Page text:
This morning, in the Grand Ballroom of the Westin Bayshore Hotel in Vancouver, a group of panelists discussed the dramatic industry shifts at the 2011 CVCA Conference—Zynga, Groupon, PayPal exploding onto the scene and became billion-dollar companies, and traditional media companies that have plummeted to their deaths.
The session, titled "Industrial Disruption at Warp Speed: Zero to Billions and Billions to Zero," went in-depth to tackle the rise of fall of these companies and their industries. Moderated by Chris Albinson, Managing Director, Panorama Capital, the event was presented by Deanna Brown, CEO, Federated Media Publishing Inc.; Paul Bernard, Head of Business Development, Nokia; Albert Dobron, Managing Director, Providence Equity Partners LLC; and Matt Klainer, Business Development Manager, Google.
The conversation has shifted—what industries will next see advancing technologies and the social revolution sweep them off their feet? Banking, law firms, ad agencies, retail, carriers... or something completely unexpected? When turmoil bubbles, these experts know that there are threats, but also opportunities—and from destruction comes new creation. Still, questions remain: who will be hit, and when?
Chris Albinson opened up the presentation by ripping through some slides showing off mind-blowing stats—the billions of smart mobile devices floating around the world, the trillions of dollars flowing through internet-based economies, and staggering trend lnes leading to a new world. Amazon rendered Borders bankrupt, Netflix rendered Blockbuster bankrupt, Twitter, LinkedIn, and Facebook are pushing many traditional media companies to the brink of destruction.
The panel is almost unanimously worried not about news, media, or journalism, but about print and ink publications. Google's Matt says that existing papers should not go bankrupt—they have established reputations to build new foundations on. They need to pivot, alter their business model, become local content curators and aggregators—paper may be dead or dying, but that's no reason for these companies to die with it. That just doesn't make sense.
What about other industries? Are companies like Hulu killing traditional cable companies? Hulu is a success but the panel says cable companies learned from the music industry and media companies—don't let others pirate and distribute your content outside of your control. Even though Hulu is growing, TV viewing is still up. The market is growing; media consumption is up. And things like Google TV benefit traditional companies by making television viewing smarter and more integrated with the web. It's up to these traditional companies to ride the wave though or they will drown.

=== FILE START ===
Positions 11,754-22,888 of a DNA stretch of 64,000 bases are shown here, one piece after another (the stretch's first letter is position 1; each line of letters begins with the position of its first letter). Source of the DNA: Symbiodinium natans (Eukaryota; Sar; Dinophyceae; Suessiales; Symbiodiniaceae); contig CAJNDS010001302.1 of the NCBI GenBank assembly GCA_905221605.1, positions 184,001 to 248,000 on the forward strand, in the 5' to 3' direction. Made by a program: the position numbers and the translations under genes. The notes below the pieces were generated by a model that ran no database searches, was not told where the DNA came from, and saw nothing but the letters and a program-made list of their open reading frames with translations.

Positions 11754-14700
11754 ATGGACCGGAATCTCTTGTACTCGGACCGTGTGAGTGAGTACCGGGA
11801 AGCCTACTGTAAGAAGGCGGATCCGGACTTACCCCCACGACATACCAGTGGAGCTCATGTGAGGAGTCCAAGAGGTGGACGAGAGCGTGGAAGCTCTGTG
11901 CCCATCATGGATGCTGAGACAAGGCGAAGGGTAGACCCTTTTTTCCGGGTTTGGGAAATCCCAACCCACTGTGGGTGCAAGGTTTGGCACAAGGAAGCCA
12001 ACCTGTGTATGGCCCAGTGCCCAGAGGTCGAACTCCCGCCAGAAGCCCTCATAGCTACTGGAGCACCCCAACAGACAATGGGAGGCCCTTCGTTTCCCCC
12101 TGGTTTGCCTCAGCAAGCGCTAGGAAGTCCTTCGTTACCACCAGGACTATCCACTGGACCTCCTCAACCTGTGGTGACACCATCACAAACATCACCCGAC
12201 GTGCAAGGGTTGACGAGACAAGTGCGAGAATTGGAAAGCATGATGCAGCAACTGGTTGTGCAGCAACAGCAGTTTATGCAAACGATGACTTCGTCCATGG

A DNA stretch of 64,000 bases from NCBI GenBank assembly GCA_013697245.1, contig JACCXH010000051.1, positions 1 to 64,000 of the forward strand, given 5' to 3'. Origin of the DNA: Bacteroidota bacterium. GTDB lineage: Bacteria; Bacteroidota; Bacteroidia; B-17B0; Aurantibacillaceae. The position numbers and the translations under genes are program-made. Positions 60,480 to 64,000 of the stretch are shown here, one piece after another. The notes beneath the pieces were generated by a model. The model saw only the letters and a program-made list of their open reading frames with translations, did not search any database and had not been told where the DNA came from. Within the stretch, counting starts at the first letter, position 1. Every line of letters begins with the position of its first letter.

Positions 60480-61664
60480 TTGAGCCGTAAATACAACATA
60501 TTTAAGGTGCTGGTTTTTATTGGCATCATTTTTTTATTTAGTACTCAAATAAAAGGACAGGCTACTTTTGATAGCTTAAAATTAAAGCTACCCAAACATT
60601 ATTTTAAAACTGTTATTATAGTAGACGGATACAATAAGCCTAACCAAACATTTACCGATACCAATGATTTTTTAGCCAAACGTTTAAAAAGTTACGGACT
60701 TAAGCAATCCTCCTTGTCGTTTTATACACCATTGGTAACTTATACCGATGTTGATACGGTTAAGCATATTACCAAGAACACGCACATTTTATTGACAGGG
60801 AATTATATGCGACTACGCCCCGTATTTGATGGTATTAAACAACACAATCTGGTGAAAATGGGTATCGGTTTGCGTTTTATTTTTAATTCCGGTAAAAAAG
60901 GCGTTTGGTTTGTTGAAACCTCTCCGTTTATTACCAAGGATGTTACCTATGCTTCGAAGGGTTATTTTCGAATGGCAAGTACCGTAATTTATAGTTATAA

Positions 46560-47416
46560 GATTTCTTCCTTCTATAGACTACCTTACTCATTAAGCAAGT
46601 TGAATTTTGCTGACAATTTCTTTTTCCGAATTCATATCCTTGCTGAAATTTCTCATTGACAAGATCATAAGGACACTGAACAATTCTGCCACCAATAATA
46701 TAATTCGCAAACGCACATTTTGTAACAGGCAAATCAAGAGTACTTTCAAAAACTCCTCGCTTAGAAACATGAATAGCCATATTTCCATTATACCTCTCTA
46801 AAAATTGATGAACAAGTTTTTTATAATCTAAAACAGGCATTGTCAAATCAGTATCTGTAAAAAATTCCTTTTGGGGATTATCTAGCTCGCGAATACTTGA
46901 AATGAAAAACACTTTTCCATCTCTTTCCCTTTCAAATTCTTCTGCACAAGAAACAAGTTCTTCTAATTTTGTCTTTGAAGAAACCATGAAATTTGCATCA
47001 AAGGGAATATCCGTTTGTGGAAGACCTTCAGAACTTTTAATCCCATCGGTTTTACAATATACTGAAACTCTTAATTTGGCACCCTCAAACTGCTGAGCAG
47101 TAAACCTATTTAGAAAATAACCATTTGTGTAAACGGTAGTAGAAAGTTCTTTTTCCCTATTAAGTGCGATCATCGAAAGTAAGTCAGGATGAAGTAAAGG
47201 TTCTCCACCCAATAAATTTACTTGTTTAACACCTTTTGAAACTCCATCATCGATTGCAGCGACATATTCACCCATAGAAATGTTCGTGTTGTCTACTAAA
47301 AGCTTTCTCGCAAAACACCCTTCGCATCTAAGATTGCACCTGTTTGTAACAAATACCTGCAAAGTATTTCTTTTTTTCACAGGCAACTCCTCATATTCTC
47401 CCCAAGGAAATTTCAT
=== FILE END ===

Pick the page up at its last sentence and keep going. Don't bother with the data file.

Video consumption is poised to grow but it's poised to grow on mobile devices like tablets and smartphones and laptops, not television sets. So there is a tremendous opportunity that can be seized by either old cable companies or startups. It's about who can execute on key ingredients like personalization.
Is Beyond the Rack putting Winners out of business? Is Well.ca putting Shoppers Drug Mart out of business? When people shop now, they use their mobile device to compare prices—maybe they'll try your store's clothes on or look at your store's TV, but if they like it, they'll order it wherever is cheaper. And they can make this decision by checking multiple stores in a matter of seconds. Facebook is also a crucial cog in the machine as a recommendation to a product or service will trump any amount of advertising and marketing by the company, and Facebook allows such social interactions to occur naturally and easily.
Next on the chopping block? Yellow Pages, sliced open by the likes of Groupon and kin. One panellist notes that his kids will never, ever touch a yellow pages or white pages book, rendering their future prospects nil.
Shouting versus conversating: during a TV show when ads hit, the content experience is disruptive, The advertiser is shouting at the consumer. This doesn't go over well anymore. Companies now need to engage in conversation with consumers instead. Utilize social media. Open up, listen, be a friend. New gen consumers no longer possess a tolerance for shout ads.
Finally, what damage can Google's new NFC-capable phones (mobile payments) do to the banking industry? Google's panelist insists the company has no interest in battling banks, but it's hard to argue that it doesn't add massively valuable data to Google's mine and pull consumers away from engaging directly with financial institutions. Nokia's panelist concludes that smartphone payments are not disruptive to the banking industry. (Note: Google's NFC will be on trial in San Fran and New York, rolling out elsewhere in the U.S. throughout the year with no set date on a Canadian launch.)